After meeting with Naumov, I went to Kazulin. The next day Kazulin met with seven ambassadors of the European Union. I showed them the tape, they all listened. Naumov said that we would detain Kazulin and I would be the next. There was no choice. I was taken to Moscow by plane, and then the Lithuanian ambassador agreed that I go to Lithuania, later I received political asylum.”

“You mentioned the name of Nikolai Karpenkov, a very famous person now, the head of the Main Command for Combating Organized Crime and Corruption of the Ministry of Internal Affairs, with whom you met and communicated. How would you characterize him?”

“When I worked at “Almaz” Nikolai Karpenkov headed a department in the presidential security service, and they came to our “Almaz” base to train. The commander made me in charge of the training. I trained, showed everything I could, everything that we did. I got along with Nikolai, he always respected me when they came to the detachment, and he asked me to train them.

He is a very loyal person, especially to Lukashenko. He will never betray him, he will do everything. As I see it, his dream is to become a minister. He is doing everything to get this position. By the way, Naumov became the head of the presidential security service by the suggestion of Karpenkov. Then Naumov was assigned as a minister, and this was his merit as well. Naumov himself told me about this.”

“Now “Almaz” has a new generation of guys, but some people you used to work with still remained. Do you know the atmosphere there now? They still are performing duties they are not supposed to. This is an anti-terrorist division, they are not supposed to fight peaceful demonstrators.”

“I can speak about not only “Almaz” but briefly about all divisions. Only people, I would call them armchair people, are in a good mood: investigators, district police officers, and detectives. They understand that they will have to answer for this dirty work later. In special units like riot police, “Almaz”, “Alfa”, “SOBR” they are absolutely inadequate. Telling them to stop and think about people is useless. Lukashenka managed to separate special forces from the people. He dragged the units into aggression, which manifests itself more and more every day. The main reason why people do this is absolute, total impunity. This has been going on for 26 years. Nobody is responsible for anything. Therefore, no one can talk to them normally.”

“I am thinking like an ordinary person, not a soldier who follows orders. If you see an unarmed man, peaceful, how easy is it to beat him? Could you? Have you done that? A person holding a weapon should be asking himself this question.”

“Yes. I don’t remember what year it was when I worked at “Almaz”, I was a young officer in the division back then. “Almaz” was just renamed into an anti-terrorist organization and we were sent to visit prisons. When we arrived at some prisons, we lined up in the corridor in two opposite directions, we were holding batons. The cell opened, prison guards called the name of the prisoner saying: “Out! Run!”. They ran, and we were beating them with batons as hard we could. Then the second, third, fourth prisoner.”

“Swearing all the time?”

“Sure. People writhed in pain on the other side. Then the same last names were called again, and they ran back to their cell. It was around 2000–2001. I remember it being a prison in Zhodino. We held our training there, and the head of the prison said that we need to show strength because there were people who disagreed with the regime, they did something wrong. There were five or six chambers. They beat them terribly. This is a common practice both in the riot police and in “Almaz”.”

“Similar video from the Okrestino detention center was recently leaked and it shocked people. Why did no one know about such a “common practice” before?”

“No, this information was confidential, these people were not political prisoners. When regular people started uniting now, such units as riot police are being sent to fight their own people. They are all embittered. Some of them justify this by the fact that they work day and night since every Sunday, Saturday there are protests. They are poorly paid. On the first days, they were given bonuses for each day. Now nobody says anything because there is no money. And they won’t, so the officers are angry and use force. We had a training in “Almaz” to harshly detent every criminal, there is no other way because your life is in danger. But if you handcuff the detainee, whoever he was, you stop. You must not beat a handcuffed person, you cannot mock him. What the riot police is doing now is inhuman.”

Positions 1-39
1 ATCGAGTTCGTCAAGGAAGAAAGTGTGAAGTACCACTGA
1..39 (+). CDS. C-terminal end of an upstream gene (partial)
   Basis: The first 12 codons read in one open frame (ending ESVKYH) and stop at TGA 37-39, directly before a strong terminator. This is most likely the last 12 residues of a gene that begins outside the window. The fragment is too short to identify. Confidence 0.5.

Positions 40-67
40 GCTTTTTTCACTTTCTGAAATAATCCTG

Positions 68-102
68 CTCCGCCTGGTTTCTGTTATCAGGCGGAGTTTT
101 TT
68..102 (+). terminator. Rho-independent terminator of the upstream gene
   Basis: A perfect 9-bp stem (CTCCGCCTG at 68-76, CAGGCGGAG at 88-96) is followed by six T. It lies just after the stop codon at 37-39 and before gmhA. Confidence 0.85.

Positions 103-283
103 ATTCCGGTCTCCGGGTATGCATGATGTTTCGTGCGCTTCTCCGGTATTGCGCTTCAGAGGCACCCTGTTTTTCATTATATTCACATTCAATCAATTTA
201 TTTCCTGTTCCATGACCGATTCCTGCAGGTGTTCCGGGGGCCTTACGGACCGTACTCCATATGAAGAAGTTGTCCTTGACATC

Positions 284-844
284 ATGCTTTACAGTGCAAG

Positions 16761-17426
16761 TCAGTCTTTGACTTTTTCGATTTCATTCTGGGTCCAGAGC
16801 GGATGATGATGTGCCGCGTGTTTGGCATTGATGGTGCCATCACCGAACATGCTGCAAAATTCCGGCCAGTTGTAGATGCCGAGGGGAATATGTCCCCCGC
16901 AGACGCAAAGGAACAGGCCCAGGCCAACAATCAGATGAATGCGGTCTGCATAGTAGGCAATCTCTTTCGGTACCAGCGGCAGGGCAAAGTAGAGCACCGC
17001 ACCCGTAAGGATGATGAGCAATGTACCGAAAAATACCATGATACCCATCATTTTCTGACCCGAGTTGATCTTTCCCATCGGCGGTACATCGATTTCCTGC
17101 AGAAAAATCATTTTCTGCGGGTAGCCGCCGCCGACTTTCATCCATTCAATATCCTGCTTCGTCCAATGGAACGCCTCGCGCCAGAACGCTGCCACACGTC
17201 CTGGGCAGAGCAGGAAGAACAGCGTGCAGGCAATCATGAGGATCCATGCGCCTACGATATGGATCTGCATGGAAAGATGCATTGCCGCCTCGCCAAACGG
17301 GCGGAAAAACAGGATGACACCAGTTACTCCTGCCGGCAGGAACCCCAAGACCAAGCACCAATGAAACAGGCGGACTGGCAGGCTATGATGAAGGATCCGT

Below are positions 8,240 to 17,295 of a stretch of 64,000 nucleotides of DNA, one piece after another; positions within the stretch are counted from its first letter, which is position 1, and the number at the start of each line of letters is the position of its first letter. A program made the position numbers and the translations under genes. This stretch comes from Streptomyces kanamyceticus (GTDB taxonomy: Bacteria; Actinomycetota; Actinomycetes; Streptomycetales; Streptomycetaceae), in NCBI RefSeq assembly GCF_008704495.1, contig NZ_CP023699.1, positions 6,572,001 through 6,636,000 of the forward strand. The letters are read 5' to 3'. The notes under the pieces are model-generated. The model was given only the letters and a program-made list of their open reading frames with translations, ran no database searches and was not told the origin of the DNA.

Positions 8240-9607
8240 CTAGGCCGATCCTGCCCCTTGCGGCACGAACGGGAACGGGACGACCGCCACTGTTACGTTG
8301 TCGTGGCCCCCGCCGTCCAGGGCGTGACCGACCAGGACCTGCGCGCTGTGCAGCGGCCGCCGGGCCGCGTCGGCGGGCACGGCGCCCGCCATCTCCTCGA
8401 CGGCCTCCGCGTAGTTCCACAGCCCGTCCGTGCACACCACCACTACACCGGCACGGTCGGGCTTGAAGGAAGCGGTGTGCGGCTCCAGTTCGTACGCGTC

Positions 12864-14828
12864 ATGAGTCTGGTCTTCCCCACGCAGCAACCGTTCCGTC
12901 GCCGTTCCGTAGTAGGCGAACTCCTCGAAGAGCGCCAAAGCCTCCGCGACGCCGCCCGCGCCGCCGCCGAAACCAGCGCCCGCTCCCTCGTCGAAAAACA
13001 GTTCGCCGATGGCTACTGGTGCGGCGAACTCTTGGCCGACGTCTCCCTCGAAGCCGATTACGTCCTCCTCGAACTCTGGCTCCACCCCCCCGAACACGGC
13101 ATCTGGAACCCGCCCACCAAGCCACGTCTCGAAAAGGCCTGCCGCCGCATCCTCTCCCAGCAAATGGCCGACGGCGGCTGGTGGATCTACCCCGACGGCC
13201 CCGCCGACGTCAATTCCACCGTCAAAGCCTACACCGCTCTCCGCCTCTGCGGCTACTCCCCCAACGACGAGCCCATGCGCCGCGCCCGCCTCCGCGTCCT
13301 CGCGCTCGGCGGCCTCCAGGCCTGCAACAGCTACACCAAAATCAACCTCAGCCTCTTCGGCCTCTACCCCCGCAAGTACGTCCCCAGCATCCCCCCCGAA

“What you did to the prisoners was an order. It seems that now such an attitude towards people is an order, not a wish, is that so?”

“Certainly. This is used in prisons and isolation wards, not against one or two, but against a large number of people. If 15–16 protesters are in the isolation ward, it is very simple — stand in two lines, chase one by one, and beat them with truncheons. You can’t think of anything better, because what we did in prisons involved several people, you hold hands and beat them with batons from both sides. The person could not keep standing after that. It was just a mess. It was very brutal. I don’t think they do that now.”

“What were you feeling when you were doing it?”

“Nothing. It was just an order. Absolutely nothing. I just did it, that’s all. But with time, after a year, two, three, four… That is why I had a disagreement with the head of “Almaz”, once I argued strongly… When those who wanted to enter “Almaz” were selected (same as I at one point), there was an obstacle course, then sparring. During sparring sessions some of our guys simply maimed people. There was one guy from the presidential security service who wanted to join “Almaz”, he was trained, but on the other side, there was a person who had better fitness skills. As a result, he broke his back. Terrible. I expressed my opinion, but they told me that it was none of my business.”

“Everyone saw the photographs from the Sovetsky District Department of Internal Affairs, where people stood by the wall with their hands up. Those who went through this say they had to do it for about 5–6 hours. Is it common as well?”

“Yes. When I worked in the riot police, this was done with detainees who violated the law or committed a crime. You put one, two, or three detainees against the wall, hands up, and they stand like this for 30–40 minutes, they can’t do it any longer. When they lowered his hands, you just punched them with a baton, and the detainee raises his hands. And because of all this suffering, you get testimony from them, they tell the truth about the things they did or did not do.”